University graduate tried 52 jobs in 52 weeks in search of the right career
“What should I do with my life?” That’s the question Sean Aiken asked himself as he created The One Week Job Project and embarked on an epic journey to find his passion. Not long out of university with a business degree in hand, he was about to try 52 jobs in 52 weeks.
His first gig was literally jumping off a bridge, as a bungee operator in BC. From there he traveled across Canada and the United States, reinventing himself as a firefighter, aquarium host, radio DJ, martial arts instructor, NHL mascot, and snowshoe guide.
On Jan. 26, Aiken will share his remarkable story in a free public presentation in Kelowna (7 p.m. in the Laurel Packinghouse, 2-1304 Ellis Street) organized by the Alumni Relations and Career Services offices at UBC’s Okanagan campus.
“Sean Aiken created a unique experience trying so many career options in response to the uncertainty he felt after completing his post-secondary studies,” says Brenda Tournier, senior manager of Alumni and Community Relations at UBC’s Okanagan campus. “We hope Sean’s presentation will provide inspiration and valuable insights for young alumni and anyone in the community who has wondered about finding the right fit for their own passions and talents as they explore their career options.”
Aiken graduated at the top of his class from Capilano University in North Vancouver, BC, in 2005. He had a 4.0 grade-point average and was voted class valedictorian, but after graduation struggled with uncertainty about what to do for a career, and what he wanted to do with his life.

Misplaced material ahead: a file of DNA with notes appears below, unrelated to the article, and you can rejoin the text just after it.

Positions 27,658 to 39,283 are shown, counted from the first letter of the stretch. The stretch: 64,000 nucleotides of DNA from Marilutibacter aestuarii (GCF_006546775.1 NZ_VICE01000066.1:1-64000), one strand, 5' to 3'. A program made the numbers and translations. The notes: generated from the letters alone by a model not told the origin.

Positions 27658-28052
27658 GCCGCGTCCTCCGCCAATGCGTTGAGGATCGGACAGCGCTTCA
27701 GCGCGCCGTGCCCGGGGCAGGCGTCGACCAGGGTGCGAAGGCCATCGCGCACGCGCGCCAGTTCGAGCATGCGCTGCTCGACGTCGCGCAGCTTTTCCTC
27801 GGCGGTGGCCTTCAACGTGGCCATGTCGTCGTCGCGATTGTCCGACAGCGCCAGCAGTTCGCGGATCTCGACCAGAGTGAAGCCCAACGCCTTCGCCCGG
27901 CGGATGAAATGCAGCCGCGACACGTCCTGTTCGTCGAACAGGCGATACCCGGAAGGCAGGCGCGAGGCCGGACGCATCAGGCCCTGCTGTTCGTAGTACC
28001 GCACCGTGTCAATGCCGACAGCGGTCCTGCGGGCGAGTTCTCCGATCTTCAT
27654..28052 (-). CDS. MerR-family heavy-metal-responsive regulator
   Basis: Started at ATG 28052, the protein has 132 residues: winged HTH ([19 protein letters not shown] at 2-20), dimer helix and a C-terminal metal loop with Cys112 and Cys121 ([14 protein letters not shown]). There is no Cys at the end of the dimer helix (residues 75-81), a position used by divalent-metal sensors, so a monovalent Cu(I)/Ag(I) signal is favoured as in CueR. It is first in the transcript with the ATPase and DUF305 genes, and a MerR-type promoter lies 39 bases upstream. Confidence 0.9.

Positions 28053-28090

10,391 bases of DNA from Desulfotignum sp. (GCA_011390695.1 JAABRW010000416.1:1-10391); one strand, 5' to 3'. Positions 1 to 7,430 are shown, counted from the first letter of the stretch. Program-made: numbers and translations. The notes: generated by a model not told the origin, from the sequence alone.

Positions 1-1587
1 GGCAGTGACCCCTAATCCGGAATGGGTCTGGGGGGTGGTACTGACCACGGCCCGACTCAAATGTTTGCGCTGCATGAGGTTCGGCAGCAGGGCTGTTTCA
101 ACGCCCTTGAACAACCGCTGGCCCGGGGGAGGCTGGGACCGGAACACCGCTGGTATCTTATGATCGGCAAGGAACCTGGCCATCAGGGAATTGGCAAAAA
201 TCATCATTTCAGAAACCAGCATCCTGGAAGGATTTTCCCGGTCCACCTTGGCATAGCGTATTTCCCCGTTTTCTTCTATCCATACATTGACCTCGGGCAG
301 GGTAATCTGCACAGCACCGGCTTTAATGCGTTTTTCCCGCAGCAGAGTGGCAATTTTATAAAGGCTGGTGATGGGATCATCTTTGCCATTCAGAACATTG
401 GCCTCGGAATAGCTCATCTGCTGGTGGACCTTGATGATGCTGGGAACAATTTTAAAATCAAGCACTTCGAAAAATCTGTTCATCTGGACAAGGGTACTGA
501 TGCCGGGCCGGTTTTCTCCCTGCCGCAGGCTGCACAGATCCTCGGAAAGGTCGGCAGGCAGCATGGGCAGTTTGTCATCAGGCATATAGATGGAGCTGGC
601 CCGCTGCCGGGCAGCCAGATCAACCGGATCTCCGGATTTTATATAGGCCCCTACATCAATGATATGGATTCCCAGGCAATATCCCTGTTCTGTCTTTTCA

His mother suggested teaching. His older sister told him to apply for an entry-level corporate position. His father said, “it doesn’t matter what you do, just make sure it’s something you’re passionate about.”
Taking his father’s advice to heart, Aiken hit the road to discover his passion by trying 52 jobs in 52 weeks. Wherever he could find work, he’d go there, find a couch to crash on and immerse himself in whatever profession was at hand. And then he’d move on.
He realized he hadn’t started on his own journey. He’d started a movement. Thousands of people began following his journey, looking to him for inspiration in their own lives. University students were relieved to find others uncertain of their careers. Baby boomers wrote how they’d found the courage to change their jobs, or go back to school and discover their passions once again.
Now at the end of his journey, Aiken shares the complete story and the lessons learned along the way. Seats for the Jan. 26 presentation are free, but online pre-registration is required by going to www.ubc.ca/okanagan/alumnirelations/events. A reception and book signing will follow the presentation. To find out more, contact Erica Triggs at email@example.com or 250-807-9360.
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